Clinical Neuroscience

[New minimal invasive surgical techniques in spine surgery]


MAY 30, 2012

Clinical Neuroscience - 2012;65(05-06)

[The last decade has brought significant development in spine surgery. As in all field of surgery, introduction of the minimal invasive, atraumatic procedures characterized our activities. The number of short and long-time complications were significantly reduced and the effectiveness of operations were markedly improved by the new technical conditions, for example by the use of neuronavigation, surgical microscope, intraoperative fluoroscopy, high speed drill and the widespread of keyhole concept. The applied multislice CT imaging and the high resolution MRI enabled to improve the accuracy of the planned surgical procedures and to reduce the mortality and morbidity of operations. In our studies technical methods were investigated and new developments were established in the field of minimal invasive spine surgery. The National Institute of Neurosurgery's spinal surgical team pioneers further development and application of novel minimal invasive procedures. Applied methods of vanguard surgical procedures include split laminotomy, the “archbone” technique, the “over the top” decompression, the multilevel hemi-semi laminectomy, the supraforaminal “burr hole”, the facet joint sparing “open tunnel” techniques or parasplit minimal invasive approaches. The new innovative surgical techniques are applied in our daily routine and meet international trends by utilizing benefits of minimal invasive spinal surgery. Using our newly developed innovative techniques allow to decompress neural elements in case of spinal canal stenosis and to remove the intramedullary and extramedullary space-occupying lesions located in the spinal canal and spreading extraspinally through the neuroforamen. These techniques are specially tailored to preserve structural integrity and stability of the spinal column, and allow at the same time to minimize resection of and injury to tissues not directly involved in the pathologic processes. In our studies a classification system of spatial localization of pathological lesions and processes in spinal canal was developed by us. Using this classification system enables the surgeon to select and apply the appropriate minimal invasive technique from dorsal direction and to remove the space-occupying lesions located in the spinal canal. The minimal invasive techniques were characterized and summarized. This overview of the minimal invasive techniques can be applied and recommended in the daily routine of spine surgery. We proudly employ novel surgical techniques having been developed in our institution. These techniques are internationally recognized and applied in our practice on daily basis as well.]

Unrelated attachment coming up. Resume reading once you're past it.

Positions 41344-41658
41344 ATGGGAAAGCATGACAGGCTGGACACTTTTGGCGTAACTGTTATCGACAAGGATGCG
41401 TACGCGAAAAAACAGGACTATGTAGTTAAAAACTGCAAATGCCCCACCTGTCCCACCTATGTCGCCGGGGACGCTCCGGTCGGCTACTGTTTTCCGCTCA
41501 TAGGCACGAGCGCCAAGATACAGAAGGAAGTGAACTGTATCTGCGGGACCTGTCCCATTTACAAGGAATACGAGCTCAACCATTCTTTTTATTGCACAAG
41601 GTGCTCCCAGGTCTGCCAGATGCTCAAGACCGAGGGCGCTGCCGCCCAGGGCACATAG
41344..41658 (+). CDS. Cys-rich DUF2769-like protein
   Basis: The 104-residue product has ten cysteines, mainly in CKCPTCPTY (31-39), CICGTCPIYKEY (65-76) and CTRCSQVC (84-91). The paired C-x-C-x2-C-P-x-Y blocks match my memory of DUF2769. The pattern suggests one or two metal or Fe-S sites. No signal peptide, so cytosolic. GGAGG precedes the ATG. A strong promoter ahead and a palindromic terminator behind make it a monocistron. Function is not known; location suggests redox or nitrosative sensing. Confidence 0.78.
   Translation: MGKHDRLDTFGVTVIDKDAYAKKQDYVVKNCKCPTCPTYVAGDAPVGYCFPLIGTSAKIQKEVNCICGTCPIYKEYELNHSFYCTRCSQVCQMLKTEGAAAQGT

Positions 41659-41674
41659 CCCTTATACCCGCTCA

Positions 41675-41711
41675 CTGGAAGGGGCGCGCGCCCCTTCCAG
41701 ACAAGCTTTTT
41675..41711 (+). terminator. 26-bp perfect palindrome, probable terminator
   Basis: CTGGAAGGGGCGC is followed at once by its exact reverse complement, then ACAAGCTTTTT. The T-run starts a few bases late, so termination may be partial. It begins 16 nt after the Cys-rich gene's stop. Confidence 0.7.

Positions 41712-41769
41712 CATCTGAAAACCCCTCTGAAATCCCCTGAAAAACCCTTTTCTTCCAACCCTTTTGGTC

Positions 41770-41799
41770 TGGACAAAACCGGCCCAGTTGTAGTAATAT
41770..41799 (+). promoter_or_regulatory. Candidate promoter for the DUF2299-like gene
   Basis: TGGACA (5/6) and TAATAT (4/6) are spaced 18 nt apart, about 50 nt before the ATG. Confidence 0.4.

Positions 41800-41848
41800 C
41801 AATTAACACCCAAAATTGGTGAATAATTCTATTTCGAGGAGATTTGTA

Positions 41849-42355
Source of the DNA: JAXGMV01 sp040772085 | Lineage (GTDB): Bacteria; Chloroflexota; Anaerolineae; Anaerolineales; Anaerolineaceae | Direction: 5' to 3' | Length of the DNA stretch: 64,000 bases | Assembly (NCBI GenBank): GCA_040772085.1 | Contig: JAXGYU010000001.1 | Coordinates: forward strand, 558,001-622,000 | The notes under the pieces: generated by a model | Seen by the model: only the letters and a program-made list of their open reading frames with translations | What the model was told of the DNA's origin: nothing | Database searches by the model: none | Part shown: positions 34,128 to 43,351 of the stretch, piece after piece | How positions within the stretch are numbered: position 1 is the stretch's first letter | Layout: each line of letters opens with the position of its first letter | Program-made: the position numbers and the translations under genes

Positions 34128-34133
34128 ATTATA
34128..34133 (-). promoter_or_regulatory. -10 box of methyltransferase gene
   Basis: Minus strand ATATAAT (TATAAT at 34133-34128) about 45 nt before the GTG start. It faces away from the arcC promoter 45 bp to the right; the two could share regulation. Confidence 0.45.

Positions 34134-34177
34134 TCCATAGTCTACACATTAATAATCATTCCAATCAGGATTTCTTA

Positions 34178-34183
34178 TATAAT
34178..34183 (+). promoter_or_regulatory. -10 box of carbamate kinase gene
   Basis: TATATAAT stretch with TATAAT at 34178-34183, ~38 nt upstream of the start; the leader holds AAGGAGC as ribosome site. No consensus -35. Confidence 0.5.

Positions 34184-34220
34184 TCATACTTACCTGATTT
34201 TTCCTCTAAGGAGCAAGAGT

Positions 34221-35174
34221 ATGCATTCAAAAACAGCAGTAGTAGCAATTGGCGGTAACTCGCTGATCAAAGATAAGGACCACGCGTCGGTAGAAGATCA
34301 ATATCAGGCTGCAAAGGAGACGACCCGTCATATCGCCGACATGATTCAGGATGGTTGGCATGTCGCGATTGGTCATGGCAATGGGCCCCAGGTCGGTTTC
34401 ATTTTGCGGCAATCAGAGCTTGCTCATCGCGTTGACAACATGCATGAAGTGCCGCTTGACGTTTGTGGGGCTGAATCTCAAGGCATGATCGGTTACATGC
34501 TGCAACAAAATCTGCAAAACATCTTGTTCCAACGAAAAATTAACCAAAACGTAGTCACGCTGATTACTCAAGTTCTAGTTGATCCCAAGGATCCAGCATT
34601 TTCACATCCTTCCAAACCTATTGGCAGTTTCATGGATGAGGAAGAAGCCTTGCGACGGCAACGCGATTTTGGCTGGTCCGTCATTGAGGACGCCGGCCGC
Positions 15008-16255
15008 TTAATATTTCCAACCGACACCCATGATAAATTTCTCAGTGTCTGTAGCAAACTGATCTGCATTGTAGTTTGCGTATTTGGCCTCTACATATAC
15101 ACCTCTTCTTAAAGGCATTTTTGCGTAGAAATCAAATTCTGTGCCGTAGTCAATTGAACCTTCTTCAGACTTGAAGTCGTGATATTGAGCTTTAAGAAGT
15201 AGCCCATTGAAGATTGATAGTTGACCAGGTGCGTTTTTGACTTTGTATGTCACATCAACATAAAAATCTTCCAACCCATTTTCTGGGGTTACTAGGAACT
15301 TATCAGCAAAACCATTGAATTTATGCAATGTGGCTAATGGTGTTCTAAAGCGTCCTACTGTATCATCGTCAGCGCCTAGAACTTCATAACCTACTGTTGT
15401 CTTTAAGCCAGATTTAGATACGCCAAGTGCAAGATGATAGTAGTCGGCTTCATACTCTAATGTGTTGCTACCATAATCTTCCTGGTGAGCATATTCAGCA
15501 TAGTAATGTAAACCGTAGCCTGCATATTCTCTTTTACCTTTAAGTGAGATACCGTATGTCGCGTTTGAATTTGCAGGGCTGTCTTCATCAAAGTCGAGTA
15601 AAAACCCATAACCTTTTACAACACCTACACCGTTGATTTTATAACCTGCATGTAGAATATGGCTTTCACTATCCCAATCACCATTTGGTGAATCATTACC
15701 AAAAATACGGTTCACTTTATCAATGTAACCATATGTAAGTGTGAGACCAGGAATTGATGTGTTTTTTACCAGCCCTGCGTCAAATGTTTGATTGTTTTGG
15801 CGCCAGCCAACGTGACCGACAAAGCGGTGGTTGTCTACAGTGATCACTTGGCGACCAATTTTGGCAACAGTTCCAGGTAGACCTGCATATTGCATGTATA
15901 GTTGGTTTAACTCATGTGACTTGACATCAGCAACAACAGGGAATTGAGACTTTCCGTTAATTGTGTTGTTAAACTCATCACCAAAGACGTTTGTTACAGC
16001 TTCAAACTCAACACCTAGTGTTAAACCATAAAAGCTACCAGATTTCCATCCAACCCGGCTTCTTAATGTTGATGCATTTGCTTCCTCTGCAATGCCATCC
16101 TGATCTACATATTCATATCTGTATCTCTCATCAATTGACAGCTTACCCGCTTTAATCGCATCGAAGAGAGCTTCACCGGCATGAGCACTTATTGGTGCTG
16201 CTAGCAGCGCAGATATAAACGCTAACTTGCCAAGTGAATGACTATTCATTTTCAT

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Clinical Neuroscience